Shoulder Arthroscopy

What is Arthroscopic Surgery?

Arthroscopic surgery is a procedure that allows me to look inside your shoulder and completely visualize all of the structures. This technique allows me to accurately diagnose and treat the problems in your shoulder such as a labral tear, cartilage defect, or rotator cuff tear.

When I perform an arthroscopic examination, I make two small incisions in your skin and insert pencil-sized instruments that contain a small lens and lighting system to see inside the joint. The arthroscope is attached to a miniature high-definition camera which allows me to take pictures of the shoulder joint as well as the treatment that I perform.

Why Arthroscopic Surgery?

Prior to the development of arthroscopic shoulder surgery, we could only treat shoulder injuries with open surgery. These procedures were associated with large incisions, prolonged recovery, and less predictable results. With newer minimally-invasive techniques, arthroscopic surgery has become an exciting tool that I use to look inside your shoulder and confirm the diagnosis and treat the problems, often through just a few small incisions. Arthroscopic surgery allows improved visualization of all structures inside the shoulder, and with specialized instruments I can treat the majority of shoulder injuries.

Common conditions

The following are some of the most frequent conditions that I find during arthroscopic examination:

Inflammation of the lining of the shoulder joint

Biceps Tear

Biceps Normal

Biceps Tear

Tears in the shoulder

Rotator Cuff Tear

Labral Tear

How is arthroscopy performed?

Arthroscopic surgery, although much easier in terms of recovery than “open” surgery, still requires the use of anesthetics and the special equipment in a hospital operating room or outpatient surgical suite.

A small incision (about the size of a buttonhole) will be made to insert the arthroscope. Several other incisions may be made to see other parts of the joint or insert other instruments. When indicated, corrective surgery is performed with specially designed instruments that are inserted into the joint through the accessory incisions. The repair is performed inside the joint and the incisions are closed with sutures.

I encourage you to vist the Valley Orthopedics website to learn more about your shoulder surgery.

View Educational Animations

What happens after arthroscopy?

After arthroscopic surgery, the incisions will be covered with a dressing. You will move from the operating room into the recovery room. Most patients need pain medication for the first week or two, although it is not uncommon to have more pain if an injury was treated. Before being discharged, I will give you instructions about care for your incisions, what activities you should avoid, and which exercises you should do to aid your recovery.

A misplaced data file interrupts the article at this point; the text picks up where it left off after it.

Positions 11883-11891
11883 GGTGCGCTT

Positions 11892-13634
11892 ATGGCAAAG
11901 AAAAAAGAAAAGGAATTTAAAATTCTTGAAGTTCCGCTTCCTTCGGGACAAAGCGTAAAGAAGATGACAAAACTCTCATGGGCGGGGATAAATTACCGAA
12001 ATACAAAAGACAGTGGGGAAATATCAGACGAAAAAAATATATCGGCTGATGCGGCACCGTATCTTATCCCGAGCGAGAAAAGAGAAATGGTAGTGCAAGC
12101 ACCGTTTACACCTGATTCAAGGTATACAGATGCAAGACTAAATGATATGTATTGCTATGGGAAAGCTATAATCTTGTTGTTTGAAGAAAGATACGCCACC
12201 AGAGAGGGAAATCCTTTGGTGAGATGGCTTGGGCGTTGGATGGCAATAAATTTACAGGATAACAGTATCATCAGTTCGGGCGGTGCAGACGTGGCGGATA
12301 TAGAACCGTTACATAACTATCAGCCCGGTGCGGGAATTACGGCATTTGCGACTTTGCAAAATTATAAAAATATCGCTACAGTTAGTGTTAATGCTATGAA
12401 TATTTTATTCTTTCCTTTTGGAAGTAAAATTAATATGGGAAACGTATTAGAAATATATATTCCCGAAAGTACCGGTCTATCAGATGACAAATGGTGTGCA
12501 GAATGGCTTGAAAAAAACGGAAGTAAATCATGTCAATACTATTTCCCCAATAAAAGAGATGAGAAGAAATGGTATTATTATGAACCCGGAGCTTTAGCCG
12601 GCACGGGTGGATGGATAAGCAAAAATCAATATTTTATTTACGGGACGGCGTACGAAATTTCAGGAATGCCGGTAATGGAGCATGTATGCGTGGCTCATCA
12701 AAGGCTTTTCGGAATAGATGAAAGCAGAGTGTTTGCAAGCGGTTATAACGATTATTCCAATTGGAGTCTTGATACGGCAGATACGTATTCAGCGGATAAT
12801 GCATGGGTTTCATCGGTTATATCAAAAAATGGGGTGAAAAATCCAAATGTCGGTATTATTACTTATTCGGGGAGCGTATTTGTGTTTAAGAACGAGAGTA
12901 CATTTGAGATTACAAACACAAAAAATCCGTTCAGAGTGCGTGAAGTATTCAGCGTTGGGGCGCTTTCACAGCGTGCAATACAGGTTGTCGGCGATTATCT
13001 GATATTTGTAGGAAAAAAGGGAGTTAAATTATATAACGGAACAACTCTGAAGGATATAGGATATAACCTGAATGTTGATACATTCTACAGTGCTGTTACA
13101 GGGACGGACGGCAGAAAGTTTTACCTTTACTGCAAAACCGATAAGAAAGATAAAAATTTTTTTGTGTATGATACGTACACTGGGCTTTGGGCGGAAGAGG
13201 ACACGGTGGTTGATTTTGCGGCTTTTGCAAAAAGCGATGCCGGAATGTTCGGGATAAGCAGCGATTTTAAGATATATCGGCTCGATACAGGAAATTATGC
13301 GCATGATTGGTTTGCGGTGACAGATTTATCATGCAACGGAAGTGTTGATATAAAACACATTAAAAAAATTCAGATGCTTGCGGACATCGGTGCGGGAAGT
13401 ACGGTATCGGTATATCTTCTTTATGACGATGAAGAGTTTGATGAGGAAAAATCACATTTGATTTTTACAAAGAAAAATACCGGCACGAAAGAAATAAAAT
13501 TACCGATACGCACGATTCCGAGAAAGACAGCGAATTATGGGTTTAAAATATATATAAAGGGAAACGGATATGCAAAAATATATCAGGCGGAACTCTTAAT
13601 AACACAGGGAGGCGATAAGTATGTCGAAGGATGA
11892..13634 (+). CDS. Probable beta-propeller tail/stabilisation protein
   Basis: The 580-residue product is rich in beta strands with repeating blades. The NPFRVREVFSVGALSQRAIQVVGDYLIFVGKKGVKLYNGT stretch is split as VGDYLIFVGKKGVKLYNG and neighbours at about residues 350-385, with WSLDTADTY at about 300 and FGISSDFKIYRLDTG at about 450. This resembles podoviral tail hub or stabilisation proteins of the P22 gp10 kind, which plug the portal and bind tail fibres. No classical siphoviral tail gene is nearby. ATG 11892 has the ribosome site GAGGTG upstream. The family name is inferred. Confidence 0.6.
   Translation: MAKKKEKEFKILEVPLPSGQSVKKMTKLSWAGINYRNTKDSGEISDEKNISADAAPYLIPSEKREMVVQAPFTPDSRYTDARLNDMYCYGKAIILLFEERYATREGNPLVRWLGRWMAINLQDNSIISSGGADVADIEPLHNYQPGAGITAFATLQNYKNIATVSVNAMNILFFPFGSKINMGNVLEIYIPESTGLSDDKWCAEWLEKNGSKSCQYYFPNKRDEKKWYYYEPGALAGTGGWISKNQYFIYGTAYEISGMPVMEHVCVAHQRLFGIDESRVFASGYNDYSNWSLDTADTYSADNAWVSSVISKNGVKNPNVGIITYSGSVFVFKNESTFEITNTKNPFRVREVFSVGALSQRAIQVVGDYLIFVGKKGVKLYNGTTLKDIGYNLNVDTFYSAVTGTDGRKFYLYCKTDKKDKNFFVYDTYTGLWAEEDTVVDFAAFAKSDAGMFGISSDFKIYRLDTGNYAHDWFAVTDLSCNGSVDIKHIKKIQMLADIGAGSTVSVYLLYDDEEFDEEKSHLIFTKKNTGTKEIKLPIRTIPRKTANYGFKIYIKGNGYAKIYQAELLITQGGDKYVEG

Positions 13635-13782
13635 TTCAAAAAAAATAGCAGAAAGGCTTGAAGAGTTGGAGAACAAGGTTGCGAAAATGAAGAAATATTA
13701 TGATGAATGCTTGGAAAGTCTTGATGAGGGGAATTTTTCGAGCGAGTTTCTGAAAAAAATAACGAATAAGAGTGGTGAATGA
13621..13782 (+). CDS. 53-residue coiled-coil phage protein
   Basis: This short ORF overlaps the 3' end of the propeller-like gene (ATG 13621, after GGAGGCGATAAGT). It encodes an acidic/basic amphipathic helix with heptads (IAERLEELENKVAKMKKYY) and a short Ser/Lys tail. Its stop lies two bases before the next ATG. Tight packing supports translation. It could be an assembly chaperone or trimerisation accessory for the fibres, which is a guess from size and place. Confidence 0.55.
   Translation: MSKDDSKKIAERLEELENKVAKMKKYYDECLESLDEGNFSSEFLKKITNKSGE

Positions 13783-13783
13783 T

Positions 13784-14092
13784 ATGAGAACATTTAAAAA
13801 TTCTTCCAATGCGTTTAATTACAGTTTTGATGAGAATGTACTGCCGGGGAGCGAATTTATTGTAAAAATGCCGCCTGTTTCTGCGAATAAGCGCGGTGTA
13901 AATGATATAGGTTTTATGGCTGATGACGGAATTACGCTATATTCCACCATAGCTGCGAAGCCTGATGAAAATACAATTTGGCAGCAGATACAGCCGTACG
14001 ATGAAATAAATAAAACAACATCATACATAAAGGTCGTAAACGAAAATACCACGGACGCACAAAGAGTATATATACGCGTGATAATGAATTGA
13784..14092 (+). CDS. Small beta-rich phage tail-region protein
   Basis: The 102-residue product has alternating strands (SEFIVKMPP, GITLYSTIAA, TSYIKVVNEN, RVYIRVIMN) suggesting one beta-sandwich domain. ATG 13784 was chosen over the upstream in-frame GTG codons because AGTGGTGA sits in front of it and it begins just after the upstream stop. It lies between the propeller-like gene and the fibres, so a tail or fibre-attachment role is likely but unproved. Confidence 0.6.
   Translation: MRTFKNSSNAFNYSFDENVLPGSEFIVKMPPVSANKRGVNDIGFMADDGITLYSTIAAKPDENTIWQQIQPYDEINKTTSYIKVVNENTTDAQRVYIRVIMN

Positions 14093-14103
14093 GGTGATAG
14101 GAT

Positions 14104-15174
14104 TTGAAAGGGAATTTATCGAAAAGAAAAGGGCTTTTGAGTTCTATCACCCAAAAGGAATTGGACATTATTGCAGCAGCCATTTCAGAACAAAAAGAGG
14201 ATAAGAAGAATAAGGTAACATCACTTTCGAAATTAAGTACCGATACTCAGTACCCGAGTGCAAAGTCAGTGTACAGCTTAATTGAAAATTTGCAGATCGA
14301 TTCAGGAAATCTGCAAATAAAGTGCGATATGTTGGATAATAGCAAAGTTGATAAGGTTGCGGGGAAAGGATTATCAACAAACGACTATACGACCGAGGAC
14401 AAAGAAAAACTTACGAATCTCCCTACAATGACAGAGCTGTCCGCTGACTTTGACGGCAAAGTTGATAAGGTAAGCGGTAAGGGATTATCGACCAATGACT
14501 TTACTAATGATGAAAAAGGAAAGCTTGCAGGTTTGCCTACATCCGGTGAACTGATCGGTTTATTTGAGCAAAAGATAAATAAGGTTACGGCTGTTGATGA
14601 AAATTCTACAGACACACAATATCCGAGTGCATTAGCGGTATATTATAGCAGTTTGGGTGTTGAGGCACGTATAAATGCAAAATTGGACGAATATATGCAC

During the follow-up visit, I will inspect your incisions, remove sutures, if needed; and discuss your rehabilitation program.

The amount of surgery required and recovery time will depend upon the complexity of your problem. Occasionally, during arthroscopy, I may discover that the injury or disease cannot be treated adequately with arthroscopy alone. The “open” surgery, if previously agreed, can be performed while you are still anesthetized, or at a later date after you have discussed the findings with me.

What are the possible complications?

Although uncommon, complications do occur occasionally during or following arthroscopy. Infection, blood clots, excessive swelling or bleeding, joint stiffness, damage to blood vessels or nerves, and instrument breakage are potential complications, but have been shown to occur in far less than 1 percent of all arthroscopic procedures.

What are the advantages?

Although arthroscopic surgery has received a lot of public attention because it is used to treat well-known athletes, it is an extremely valuable tool for all orthopedic patients and is generally easier on the patient than open surgery. Most patients have their arthroscopic surgery as outpatients and are home several hours after surgery.

Recovery after arthroscopy

The small puncture wounds take several days to heal. The operative dressing can usually be removed a few days after surgery and adhesive strips can be applied to cover the small healing incisions.

Although the puncture wounds are small and the pain in the joint that underwent arthroscopy is minimal, it takes several weeks (6-8, sometimes longer) for the joint to maximally recover. A specific activity and rehabilitation program may be suggested to speed your recovery and protect your future joint function.

It is not unusual for patients to go back to work or school or resume daily activities within a few days. Athletes and others who are in good physical condition may in some case return to athletic activities within a few weeks.

Remember, though, that people who have arthroscopy can have many different diagnoses and preexisting conditions, so each patient’s arthroscopic surgery is unique to that person. Recovery time will reflect that individuality. It is very rare that your recovery will be the same as that of a friend or family member who also had “arthroscopic surgery.”